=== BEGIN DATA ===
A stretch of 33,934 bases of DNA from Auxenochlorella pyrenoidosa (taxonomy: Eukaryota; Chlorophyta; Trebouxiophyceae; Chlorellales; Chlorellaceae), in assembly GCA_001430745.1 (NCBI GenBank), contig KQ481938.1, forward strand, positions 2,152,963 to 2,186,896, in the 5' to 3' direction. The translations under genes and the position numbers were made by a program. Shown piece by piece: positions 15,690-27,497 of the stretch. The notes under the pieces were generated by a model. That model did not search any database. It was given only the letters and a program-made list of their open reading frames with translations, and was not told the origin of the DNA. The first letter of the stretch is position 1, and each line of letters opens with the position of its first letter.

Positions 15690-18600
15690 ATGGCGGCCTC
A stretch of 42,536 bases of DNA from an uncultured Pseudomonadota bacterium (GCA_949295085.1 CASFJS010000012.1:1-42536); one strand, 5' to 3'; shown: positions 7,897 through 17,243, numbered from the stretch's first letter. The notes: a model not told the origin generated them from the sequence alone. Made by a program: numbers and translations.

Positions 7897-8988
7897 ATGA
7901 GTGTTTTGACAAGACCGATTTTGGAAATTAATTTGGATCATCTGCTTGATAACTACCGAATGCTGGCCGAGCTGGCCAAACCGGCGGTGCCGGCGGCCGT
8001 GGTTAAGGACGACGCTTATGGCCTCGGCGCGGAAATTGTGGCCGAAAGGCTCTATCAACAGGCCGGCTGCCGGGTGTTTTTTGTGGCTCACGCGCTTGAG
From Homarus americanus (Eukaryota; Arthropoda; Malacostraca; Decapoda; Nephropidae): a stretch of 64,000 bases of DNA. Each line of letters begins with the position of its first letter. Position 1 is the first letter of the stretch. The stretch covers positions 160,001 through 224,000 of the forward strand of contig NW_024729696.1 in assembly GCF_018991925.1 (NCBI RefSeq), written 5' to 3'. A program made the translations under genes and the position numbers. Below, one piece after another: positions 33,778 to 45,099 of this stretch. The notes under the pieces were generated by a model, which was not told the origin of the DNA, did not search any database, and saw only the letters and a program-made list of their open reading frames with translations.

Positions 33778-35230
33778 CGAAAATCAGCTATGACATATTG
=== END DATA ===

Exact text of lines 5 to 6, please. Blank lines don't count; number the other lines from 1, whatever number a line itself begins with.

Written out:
Positions 7897-8988
7897 ATGA